Chronic Wasting Disease (CWD) has been discovered in deer breeding facilities in both Hunt and Uvalde counties. This marks the first positive detection of the disease in Hunt County.
The tissue samples were submitted by the deer breeding facilities as part of required CWD surveillance programs. The samples indicated the presence of CWD during testing at the Texas A&M Veterinary Medical Diagnostic Laboratory (TVMDL) in College Station on March 23 for the Uvalde County facility. Samples indicated the presence of CWD during testing at the TVMDL on March 24 for the Hunt County facility. The National Veterinary Services Laboratory in Ames, Iowa, has since confirmed CWD in those tissue samples, but the samples reported for Hunt County are undergoing DNA testing to confirm animal identification and origin.
Officials have taken immediate action to secure all deer at the Uvalde County and Hunt County deer breeding facilities and plan to conduct additional investigations for CWD. In addition, other breeding facilities that received deer from these facilities or shipped deer to these facilities during the last five years are under movement restrictions and cannot move or release deer at this time.
Texas Parks and Wildlife Department (TPWD) and Texas Animal Health Commission (TAHC) are working together to determine the extent of the disease within the facilities and evaluate risks to Texas’ free ranging deer populations. Quick detection of CWD can help mitigate the disease’s spread.
“Recent CWD discoveries in new locations across the state are deeply concerning and underscore the criticality of redoubling efforts to help arrest the spread of this disease,” said Carter Smith, Executive Director of TPWD. “While it is important to realize that CWD is still not widespread in Texas, complacency is not an option. The only way to ensure we are effective in combating the further spread of CWD is with the active help of hunters, wildlife managers, deer breeders, and landowners. Clearly, it is imperative that we work together to protect our native deer populations to ensure the health and vitality of one of our state’s greatest natural resources.”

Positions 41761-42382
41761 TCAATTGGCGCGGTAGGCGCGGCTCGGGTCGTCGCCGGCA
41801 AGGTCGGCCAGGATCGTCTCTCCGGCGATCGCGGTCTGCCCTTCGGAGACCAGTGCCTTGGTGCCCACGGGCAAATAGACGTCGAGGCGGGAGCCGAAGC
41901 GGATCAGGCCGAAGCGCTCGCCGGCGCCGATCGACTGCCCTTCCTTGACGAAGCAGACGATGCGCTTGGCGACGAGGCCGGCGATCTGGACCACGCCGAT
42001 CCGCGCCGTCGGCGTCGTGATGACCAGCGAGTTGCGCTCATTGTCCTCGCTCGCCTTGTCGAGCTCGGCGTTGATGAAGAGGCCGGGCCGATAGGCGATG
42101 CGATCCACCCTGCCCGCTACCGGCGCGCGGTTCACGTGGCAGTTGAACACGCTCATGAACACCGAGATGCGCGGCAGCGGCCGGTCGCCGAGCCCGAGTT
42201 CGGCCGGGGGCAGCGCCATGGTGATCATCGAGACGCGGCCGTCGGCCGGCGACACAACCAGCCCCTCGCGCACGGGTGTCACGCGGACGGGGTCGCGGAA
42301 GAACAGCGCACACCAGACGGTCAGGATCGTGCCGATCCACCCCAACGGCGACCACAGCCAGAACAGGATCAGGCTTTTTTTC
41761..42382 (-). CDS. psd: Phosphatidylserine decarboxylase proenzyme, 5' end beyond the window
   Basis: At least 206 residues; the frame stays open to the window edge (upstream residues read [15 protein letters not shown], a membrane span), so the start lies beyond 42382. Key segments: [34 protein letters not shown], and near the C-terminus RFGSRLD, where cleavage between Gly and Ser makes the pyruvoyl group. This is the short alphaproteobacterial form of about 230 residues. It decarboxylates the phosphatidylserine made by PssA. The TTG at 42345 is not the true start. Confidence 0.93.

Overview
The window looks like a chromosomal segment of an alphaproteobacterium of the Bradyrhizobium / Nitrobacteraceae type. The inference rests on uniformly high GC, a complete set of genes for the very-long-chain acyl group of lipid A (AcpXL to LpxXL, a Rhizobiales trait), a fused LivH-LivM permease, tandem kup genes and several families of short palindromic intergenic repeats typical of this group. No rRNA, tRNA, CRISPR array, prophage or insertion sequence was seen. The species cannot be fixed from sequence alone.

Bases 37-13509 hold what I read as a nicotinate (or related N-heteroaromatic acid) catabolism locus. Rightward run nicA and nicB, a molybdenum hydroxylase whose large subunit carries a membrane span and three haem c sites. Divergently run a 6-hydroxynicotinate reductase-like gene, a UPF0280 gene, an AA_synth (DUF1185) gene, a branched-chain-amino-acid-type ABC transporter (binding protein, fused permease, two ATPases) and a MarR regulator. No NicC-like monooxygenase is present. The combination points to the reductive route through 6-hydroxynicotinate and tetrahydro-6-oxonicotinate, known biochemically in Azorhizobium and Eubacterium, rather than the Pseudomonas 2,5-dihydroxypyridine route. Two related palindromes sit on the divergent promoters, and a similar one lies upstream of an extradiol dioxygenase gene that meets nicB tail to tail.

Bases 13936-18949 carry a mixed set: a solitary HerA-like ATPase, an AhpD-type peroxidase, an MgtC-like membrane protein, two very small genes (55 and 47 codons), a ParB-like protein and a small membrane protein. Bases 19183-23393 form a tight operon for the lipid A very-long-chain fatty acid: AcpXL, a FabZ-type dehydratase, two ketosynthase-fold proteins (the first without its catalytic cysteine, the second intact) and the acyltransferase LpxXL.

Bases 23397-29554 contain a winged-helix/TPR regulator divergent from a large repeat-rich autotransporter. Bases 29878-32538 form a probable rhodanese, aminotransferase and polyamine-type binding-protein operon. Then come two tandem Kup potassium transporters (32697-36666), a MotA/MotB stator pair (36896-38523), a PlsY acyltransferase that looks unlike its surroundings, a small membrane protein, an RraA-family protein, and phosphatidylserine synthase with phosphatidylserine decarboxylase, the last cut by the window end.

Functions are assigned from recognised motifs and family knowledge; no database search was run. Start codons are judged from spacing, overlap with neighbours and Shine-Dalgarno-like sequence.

Although animal health and wildlife officials cannot determine how long or to what extent the disease has been present in these deer breeding facilities, both breeding facilities have active CWD surveillance programs with no positives detected until now.
CWD was first recognized in 1967 in captive mule deer in Colorado. CWD has also been documented in captive and/or free-ranging deer in 26 states and 3 Canadian provinces.
In Texas, the disease was first discovered in 2012 in free-ranging mule deer along a remote area of the Hueco Mountains near the Texas-New Mexico border and has since been detected in 220 captive or free-ranging cervids, including white-tailed deer, mule deer, red deer and elk in 11 Texas counties. For more information on previous detections visit the CWD page on the TPWD website.
CWD is a fatal neurological disease found in certain cervids, including deer, elk, moose and other members of the deer family. CWD is a slow and progressive disease. Due to a long incubation, cervids infected with CWD may not produce any visible signs for a number of years after becoming infected. As the disease progresses, animals with CWD show changes in behavior and appearance. Clinical signs may include, progressive weight loss, stumbling or tremors with a lack of coordination, excessive thirst, salivation or urination, loss of appetite, teeth grinding, abnormal head posture, and/or drooping ears.
“The incubation period of CWD can span years creating disease management challenges,” said Dr. Andy Schwartz, TAHC State Veterinarian. “Response staff are diligently working to address each herd affected by these new detections to manage further spread.”
To date there is no evidence that CWD poses a risk to humans or non-cervids. However, as a precaution, the U.S. Centers for Disease Control and the World Health Organization recommend not to consume meat from infected animals.